## 1. The points A(−8, 6) and B(−6, −8) lie on the circle x (a) Determine the equation of the line through A and B.

Solution 6 − (−8)

First, we determine the slope of the line segment AB. The slope is = −7.

−8 − (−6) We could now proceed to find the equation of the line in several different ways. Using the point-slope form, we obtain y − 6 = −7(x − (−8)) or y = −7x − 50.

(b) Determine the equation of the perpendicular bisector of AB.

Solution _{1} .

Since the slope of AB is −7, then the slope of the perpendicular bisector of AB is ^{7} Also, the perpendicular bisector passes through the midpoint of AB, which is

1

1 ((−8) + (−6)), (6 + (−8)) = (−7, −1).

2

2 _{1} _{1} x .

Therefore, the equation of the perpendicular bisector is y − (−1) = ^{7 (x − (−7)) or y =} ^{7} (c) The perpendicular bisector of AB cuts the circle at two points, P in the first quadrant and Q in the third quadrant. Determine the coordinates of P and Q.

Solution 1

y A P x

Q B _{2} _{2}

1 We want to find the points of intersection of the circle x + y = 100 and the line y = x . _{7} obtain _{2} _{2} (7y) + y = 100 _{2} _{2}

49y + y = 100 _{2} 50y = 100 _{2} y

= 2 √ y

2 = ±

√ √ √ √ Since x = 7y, then if y = 2, then x = 7 2.

2, and if y = − 2, then x = −7 √ √ Since P is in the first quadrant, then P has coordinates (7 2, 2).

√ √ 2). Since Q is in the third quadrant, then Q has coordinates (−7 2, − Solution 2 _{2} _{2} _{1} x

We want to find the points of intersection of the circle x + y = 100 and the line y = . _{1} _{7} x Substituting y = into the equation of the circle we obtain _{7} _{2} _{2}

1

- x x = 100

7 _{2}

1 _{2}

- x x = 100

49

50 _{2} x = 100

49 _{2} x = 98

√ √ x

2 = ± 98 = ±7 _{1} √ √ √ √

Since y = x , then if x = 7 2, then y = _{7 2, and if x = −7 2, then y = −} 2.

√ √ Since P is in the first quadrant, then P has coordinates (7 2, 2).

√ √ 2). Since Q is in the third quadrant, then Q has coordinates (−7 2, − (d) What is the length of P Q? Justify your answer.

Solution 1 _{1} x The points P and Q are joined by the line y = , which passes through the origin. _{7} Since the origin is the centre of the circle, then P Q must be a diameter of the circle. _{2} _{2} _{2} Since the circle has equation x + y = 100 = 10 , then its radius is 10, so its diameter is 20.

Therefore, P Q = 20.

P Q by direct calculation: _{r} _{2} _{2} √ √ √ √

7

2 + P Q = 2 _{r} 2 − −7 2 − − _{2} _{2}

√ √ _{r}

14

2 _{2} + =

2

2 √ _{2} _{2}

= 2 [14 + 2 ] = p2[196 + 4]

√ = 400 = 20 Therefore, the length of P Q is 20. _{2}

2. (a) Determine the two values of x such that x − 4x − 12 = 0.

Solution _{2} Factoring the given equation x − 4x − 12 = 0, we obtain (x − 6)(x + 2) = 0.

Therefore, the two solutions are x = 6 and x = −2.

√ 4x + 12 = 0. Justify your answer. (b) Determine the one value of x such that x −

Solution We first eliminate the square root by isolating it on one side and squaring:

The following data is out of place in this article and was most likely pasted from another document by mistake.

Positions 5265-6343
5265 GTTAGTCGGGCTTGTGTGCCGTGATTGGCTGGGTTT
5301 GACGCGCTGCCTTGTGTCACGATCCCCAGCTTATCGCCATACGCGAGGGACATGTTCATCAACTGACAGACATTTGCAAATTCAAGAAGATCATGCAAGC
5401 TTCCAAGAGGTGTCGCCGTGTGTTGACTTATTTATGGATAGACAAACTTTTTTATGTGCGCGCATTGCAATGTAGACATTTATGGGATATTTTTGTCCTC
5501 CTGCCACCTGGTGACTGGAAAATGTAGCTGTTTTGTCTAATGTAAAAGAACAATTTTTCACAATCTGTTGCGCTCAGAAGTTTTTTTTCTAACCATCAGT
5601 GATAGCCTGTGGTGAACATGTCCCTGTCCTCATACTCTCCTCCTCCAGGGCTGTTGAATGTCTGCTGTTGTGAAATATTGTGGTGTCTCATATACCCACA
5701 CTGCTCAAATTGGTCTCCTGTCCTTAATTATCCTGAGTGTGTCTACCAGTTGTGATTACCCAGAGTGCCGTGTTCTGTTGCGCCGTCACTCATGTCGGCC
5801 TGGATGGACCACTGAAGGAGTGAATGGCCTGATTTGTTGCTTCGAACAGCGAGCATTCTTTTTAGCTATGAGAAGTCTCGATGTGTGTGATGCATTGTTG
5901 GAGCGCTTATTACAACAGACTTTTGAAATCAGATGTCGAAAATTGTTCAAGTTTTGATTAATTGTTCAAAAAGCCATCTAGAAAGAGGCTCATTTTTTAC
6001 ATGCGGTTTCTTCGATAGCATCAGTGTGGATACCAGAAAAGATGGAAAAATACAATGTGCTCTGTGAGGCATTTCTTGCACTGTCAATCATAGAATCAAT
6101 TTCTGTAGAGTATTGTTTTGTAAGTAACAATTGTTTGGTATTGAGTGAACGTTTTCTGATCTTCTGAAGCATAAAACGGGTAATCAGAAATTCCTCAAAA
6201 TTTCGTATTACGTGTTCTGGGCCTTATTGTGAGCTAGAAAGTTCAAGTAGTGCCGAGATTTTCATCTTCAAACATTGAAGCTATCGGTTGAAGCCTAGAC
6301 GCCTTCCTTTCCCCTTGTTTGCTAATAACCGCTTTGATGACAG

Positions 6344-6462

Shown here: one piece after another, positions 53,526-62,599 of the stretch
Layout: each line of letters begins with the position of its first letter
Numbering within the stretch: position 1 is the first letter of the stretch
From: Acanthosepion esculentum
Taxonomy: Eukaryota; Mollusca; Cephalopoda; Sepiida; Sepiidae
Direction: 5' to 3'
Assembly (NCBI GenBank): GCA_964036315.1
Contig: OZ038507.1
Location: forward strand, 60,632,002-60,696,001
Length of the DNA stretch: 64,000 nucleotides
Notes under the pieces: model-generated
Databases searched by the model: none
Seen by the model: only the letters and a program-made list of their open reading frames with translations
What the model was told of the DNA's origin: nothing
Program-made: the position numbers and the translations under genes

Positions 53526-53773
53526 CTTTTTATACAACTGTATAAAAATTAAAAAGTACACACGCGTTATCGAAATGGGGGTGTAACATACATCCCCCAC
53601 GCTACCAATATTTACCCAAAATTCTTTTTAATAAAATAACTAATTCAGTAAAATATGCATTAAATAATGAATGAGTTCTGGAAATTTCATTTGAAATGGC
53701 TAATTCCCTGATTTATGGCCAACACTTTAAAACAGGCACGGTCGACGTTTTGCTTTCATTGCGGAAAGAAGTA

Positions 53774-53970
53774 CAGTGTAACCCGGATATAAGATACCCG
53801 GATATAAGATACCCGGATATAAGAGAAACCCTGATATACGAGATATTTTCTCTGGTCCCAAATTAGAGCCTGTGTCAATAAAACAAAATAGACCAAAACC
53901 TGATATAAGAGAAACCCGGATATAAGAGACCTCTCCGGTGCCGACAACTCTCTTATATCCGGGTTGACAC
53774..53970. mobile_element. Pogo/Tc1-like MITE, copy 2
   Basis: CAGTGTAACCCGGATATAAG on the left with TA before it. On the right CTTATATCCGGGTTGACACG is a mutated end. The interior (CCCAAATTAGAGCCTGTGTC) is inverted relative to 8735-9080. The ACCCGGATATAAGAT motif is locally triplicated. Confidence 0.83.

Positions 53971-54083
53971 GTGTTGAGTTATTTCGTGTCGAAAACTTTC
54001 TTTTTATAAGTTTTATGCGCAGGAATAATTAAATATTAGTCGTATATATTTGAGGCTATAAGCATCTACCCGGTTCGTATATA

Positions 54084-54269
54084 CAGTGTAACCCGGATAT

√ x 4x + 12 = 0 −

√ x _{2} = 4x + 12 x _{2} = 4x + 12 x − 4x − 12 = 0

(x − 6)(x + 2) = 0 Therefore, the two possible solutions are x = 6 and x = −2. (Since we have squared both sides, it is possible that we have introduced an extraneous root, so we should verify both of these.)

√ 36 = 0. If x = 6, then 6 − p4(6) + 12 = 6 −

√ p4(−2) + 12 = −2 − If x = −2, then (−2) − 4 = −4 6= 0.

Therefore, the one value of x that solves the equation is x = 6.

(c) Determine all real values of c such that _{2} √ _{2} x 8x − 4x − c − − 32x − 8c = 0 has precisely two distinct real solutions for x.

Solution We start by attempting to solve this equation and then seeing what conditions on c arise. _{2} _{2} _{2} Since 8x − 32x − 8c = 8(x − 4x − c), we let T = x − 4x − c.

Then the equation is √

T

8T = 0 −

(∗) √

T _{2} =

8T T = 8T

T (T − 8) = 0 _{2} Therefore, T = 0 or T = 8. We can check that neither root is extraneous, so x _{2}

− x − c = 0 or x − 4x − c = 8. Let’s look at these last two equations. _{2} _{2} First, we look at x

− 4x − c = 0. The discriminant of this quadratic equation is (−4) − 4(−c) = 16 + 4c. Therefore, this equation has

- zero solutions if 16 + 4c < 0, so c < −4,
- exactly one solution if 16 + 4c = 0, so c = −4, and • two distinct solutions if 16 + 4c > 0, so c > −4.
- zero solutions if 48 + 4c < 0, so c < −12,
- exactly one solution if 48 + 4c = 0, so c = −12, and • two distinct solutions if 48 + 4c > 0, so c > −12.
- A sumac sequence is completely determined by its first two terms. This is true since the first two terms give us the third, the second and third give us the fourth, and so on. The sequence will terminate when the “next term” would be negative.
- In a sumac sequence, since for every (valid) n we have t n+2 n − t n+1 n t
- t . This means that we can “reverse engineer” a sumac sequence – if we know
- From the first observation, the first two terms of a sumac sequence completely de- termines the sequence. Is the same true of the last two terms? No. When we start looking at a sumac sequence from the back, every new term as we proceed towards the front will always be non-negative (since we are adding non-negative terms). Thus, there is no “stopping condition” as there is when we work forwards. (For example, 3, 1, 2 is a sumac sequence ending with 1, 2, as is 4, 3, 1, 2.)